Morning Lookout: Eviction moratorium ends; how you could get free broadband courtesy the feds
Good Morning! It’s Thursday, September 30 and it’s going to be a sunny, warm day with a high of 86. The National Weather Service says the warmth is going to last for a while:
Today, the eviction moratorium that protected pandemic-impacted renters will be lifted. However, there are a lot of resources for people who might still need help. Also, many Californians are eligible to apply for free broadband internet through a federal program but very few people are signing up. Here’s how you can. And, in case you missed the announcement yesterday, Santa Cruz County lifted its indoor mask mandate yesterday as the county slipped into the yellow tier.
At the statewide level, USC entered into a secret settlement with the family of a young woman who had a drug-fueled relationship with the university’s medical dean, according to an investigation by our partners at the Los Angeles Times.
Let’s dive in:
Today’s the final day of the eviction moratorium: Here’s what you need to know
California’s eviction moratorium expires today. Fortunately, there are options available for additional rental support — here’s how to find those resources and how to apply. Locally, there are millions left available to those who need it. Our Grace Stetson has some of the resources you can tap into if you need them here.
Habitat for Humanity opens applications for Live Oak project
The local chapter of Habitat for Humanity announced yesterday it has opened the application process for six homes in Live Oak, part of the group’s efforts to increase homeownership across income levels. Santa Cruz County has seen a stark increase in home prices over the course of the COVID-19 pandemic. Read more from our Grace Stetson here.
The Small Business Development Center (SBDC) offers a variety of services to include HR advising. Their HR Advisor,...
ICYMI: Santa Cruz health officials lift mask mandate: Santa Cruz County lifted its mask mandate yesterday amid decreasing community transmission levels of COVID-19. Masks are still strongly recommended for indoor public spaces and the lifted mask mandate does not affect the state of California’s face-covering rules, which require unvaccinated individuals to wear them. Read more from Lookout contributor Hanna Merzbach here.
California vaccine mandate — Most health care workers are complying, hospitals say: As the state’s COVID-19 vaccination mandate kicks in today, Kaiser Permanente, Dignity Health, Keck Medicine and other major hospital systems in California say they are well on their way to meeting deadline, with several citing vaccination rates of 90% or higher. But they don’t have to provide data to the state unless asked. Read more here.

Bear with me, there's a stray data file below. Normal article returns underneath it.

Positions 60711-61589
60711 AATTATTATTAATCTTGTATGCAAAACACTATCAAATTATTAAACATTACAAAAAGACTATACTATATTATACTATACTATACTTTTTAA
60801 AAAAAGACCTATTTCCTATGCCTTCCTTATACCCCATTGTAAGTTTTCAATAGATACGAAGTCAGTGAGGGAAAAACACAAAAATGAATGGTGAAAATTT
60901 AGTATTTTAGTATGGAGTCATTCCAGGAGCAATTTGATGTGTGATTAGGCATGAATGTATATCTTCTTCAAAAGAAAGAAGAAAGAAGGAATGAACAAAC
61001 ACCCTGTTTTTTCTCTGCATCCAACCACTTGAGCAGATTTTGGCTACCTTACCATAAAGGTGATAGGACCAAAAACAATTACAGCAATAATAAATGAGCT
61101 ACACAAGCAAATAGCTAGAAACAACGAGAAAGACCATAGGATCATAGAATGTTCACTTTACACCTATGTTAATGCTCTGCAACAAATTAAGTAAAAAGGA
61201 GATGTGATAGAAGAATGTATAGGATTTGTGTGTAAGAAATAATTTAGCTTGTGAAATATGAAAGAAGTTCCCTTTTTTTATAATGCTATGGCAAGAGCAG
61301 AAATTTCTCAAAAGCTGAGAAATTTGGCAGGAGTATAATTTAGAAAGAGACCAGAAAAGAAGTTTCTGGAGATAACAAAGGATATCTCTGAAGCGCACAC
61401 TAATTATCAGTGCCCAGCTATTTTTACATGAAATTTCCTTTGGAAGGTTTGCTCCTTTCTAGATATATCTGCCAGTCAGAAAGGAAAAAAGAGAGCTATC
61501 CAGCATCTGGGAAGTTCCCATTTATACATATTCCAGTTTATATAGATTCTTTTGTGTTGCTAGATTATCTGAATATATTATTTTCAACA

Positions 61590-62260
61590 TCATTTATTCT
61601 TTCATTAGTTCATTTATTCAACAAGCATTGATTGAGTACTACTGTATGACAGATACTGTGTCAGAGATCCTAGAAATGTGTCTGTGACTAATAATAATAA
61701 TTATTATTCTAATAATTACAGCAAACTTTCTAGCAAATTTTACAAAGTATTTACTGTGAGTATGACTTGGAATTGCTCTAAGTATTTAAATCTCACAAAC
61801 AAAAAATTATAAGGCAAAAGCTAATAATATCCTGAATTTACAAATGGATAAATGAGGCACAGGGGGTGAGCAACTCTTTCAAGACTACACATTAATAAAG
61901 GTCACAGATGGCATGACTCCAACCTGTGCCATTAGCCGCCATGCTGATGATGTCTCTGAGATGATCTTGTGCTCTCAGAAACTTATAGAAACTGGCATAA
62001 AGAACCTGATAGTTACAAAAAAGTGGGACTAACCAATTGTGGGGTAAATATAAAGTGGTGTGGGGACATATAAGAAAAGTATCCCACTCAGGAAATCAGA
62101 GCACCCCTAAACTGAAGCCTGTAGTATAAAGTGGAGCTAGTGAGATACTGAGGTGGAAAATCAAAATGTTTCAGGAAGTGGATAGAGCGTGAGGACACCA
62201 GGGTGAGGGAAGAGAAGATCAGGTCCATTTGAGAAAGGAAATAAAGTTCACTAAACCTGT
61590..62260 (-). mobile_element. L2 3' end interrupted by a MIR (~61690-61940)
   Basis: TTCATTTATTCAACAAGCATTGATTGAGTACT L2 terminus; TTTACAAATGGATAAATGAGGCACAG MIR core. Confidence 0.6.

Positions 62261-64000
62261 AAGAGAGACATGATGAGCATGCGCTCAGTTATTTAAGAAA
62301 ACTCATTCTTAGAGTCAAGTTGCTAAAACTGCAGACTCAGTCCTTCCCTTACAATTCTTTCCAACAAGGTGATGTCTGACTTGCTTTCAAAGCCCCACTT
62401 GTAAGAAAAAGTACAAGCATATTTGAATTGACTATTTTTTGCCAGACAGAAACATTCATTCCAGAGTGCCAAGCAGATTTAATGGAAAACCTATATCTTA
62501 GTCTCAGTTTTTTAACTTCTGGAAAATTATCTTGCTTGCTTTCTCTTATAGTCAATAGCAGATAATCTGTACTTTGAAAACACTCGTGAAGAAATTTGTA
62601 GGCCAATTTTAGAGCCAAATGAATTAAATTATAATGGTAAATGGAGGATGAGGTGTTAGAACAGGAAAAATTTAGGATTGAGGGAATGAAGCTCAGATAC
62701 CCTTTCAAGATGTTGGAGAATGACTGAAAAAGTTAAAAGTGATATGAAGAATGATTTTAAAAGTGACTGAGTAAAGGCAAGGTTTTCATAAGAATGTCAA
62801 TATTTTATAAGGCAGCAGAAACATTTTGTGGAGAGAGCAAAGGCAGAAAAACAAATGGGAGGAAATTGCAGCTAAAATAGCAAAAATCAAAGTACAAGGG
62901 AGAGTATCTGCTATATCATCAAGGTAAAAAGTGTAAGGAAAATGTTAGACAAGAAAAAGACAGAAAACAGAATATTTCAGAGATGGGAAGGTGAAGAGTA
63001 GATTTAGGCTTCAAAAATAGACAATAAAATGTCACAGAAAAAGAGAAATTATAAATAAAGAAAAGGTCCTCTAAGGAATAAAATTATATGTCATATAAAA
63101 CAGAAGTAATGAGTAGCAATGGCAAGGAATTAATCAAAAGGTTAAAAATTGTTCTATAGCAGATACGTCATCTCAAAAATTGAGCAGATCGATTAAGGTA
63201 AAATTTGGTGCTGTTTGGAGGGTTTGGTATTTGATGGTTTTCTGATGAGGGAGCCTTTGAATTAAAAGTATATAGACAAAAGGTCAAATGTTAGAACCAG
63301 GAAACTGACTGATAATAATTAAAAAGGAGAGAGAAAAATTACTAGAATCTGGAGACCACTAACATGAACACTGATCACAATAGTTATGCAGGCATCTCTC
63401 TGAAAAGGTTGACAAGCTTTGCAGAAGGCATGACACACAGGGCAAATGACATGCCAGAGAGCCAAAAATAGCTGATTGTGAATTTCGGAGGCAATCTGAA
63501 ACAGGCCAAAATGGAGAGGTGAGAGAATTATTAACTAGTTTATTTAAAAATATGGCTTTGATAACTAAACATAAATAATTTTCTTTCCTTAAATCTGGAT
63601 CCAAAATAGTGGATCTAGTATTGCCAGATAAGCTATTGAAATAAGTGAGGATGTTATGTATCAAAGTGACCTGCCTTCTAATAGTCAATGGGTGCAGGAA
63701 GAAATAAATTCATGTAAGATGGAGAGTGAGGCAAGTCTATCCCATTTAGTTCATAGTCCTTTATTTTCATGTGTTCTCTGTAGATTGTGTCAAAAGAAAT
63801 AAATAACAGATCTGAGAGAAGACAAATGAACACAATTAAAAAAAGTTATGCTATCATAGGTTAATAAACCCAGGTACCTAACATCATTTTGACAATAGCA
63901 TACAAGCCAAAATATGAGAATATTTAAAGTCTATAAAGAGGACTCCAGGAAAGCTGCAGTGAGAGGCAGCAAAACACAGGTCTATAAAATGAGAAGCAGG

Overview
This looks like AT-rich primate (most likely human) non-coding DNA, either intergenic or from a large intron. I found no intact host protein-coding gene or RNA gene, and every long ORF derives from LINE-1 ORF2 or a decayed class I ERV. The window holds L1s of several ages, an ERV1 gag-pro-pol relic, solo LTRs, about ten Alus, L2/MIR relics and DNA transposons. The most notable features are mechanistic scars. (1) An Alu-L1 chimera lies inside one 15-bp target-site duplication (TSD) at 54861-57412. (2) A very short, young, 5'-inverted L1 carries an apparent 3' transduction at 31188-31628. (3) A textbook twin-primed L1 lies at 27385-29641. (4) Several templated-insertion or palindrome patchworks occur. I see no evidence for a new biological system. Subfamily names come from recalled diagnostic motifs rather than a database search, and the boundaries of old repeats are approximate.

Free broadband service is available to many Californians. Here’s how to apply: The COVID-19 pandemic highlighted just how important it is to have a broadband internet connection at home — for remote school or work, virtual doctor’s exams and everything else. The federal government will cover much or all of the cost of broadband internet service for low-income households. But only a fraction of eligible people are signing up. Read more about how you can sign up here.
October 3, 2021 at 2 p.m. marks the first “Spotlight on the Symphony Recital” with a live performance at Cabrillo’s...
Higher Education beat
A secret USC payout had a catch: Images of ex-dean using drugs had to be given up: In 2017, USC entered into a secret mediation agreement with the family of a young woman whose drug-fueled relationship with Carmen Puliafito, the former dean of the university’s medical school had engulfed the institution in scandal. The agreement paid Sarah Warren, her brother and their parents a combined $1.5 million to head off a lawsuit. To receive the money, family members had to turn over to USC all of their videos and photographs showing Puliafito using illegal drugs. Read more here.
As UC makes room for more Californians, can it afford to lose out-of-state students? Out-of-state students at the University of California may pay three times more in tuition than California students, but the Legislature sees in-state students as worth more. That’s why lawmakers approved plans this summer for the UC to enroll an extra nearly 11,000 California residents, in part by removing 4,500 out-of-state slots over five years. Read more about the potential impact of this move here.
Around the county...
‘It’s a beautiful thing’: Youth advisers try to keep play alive while keeping kids safe (Santa Cruz Sentinel)
Recall effort against PVUSD Trustee Georgia Acosta fails (The Pajaronian)
Pogonip farm relocation advances in Santa Cruz (Santa Cruz Local)
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Have a great day!
Lookout Santa Cruz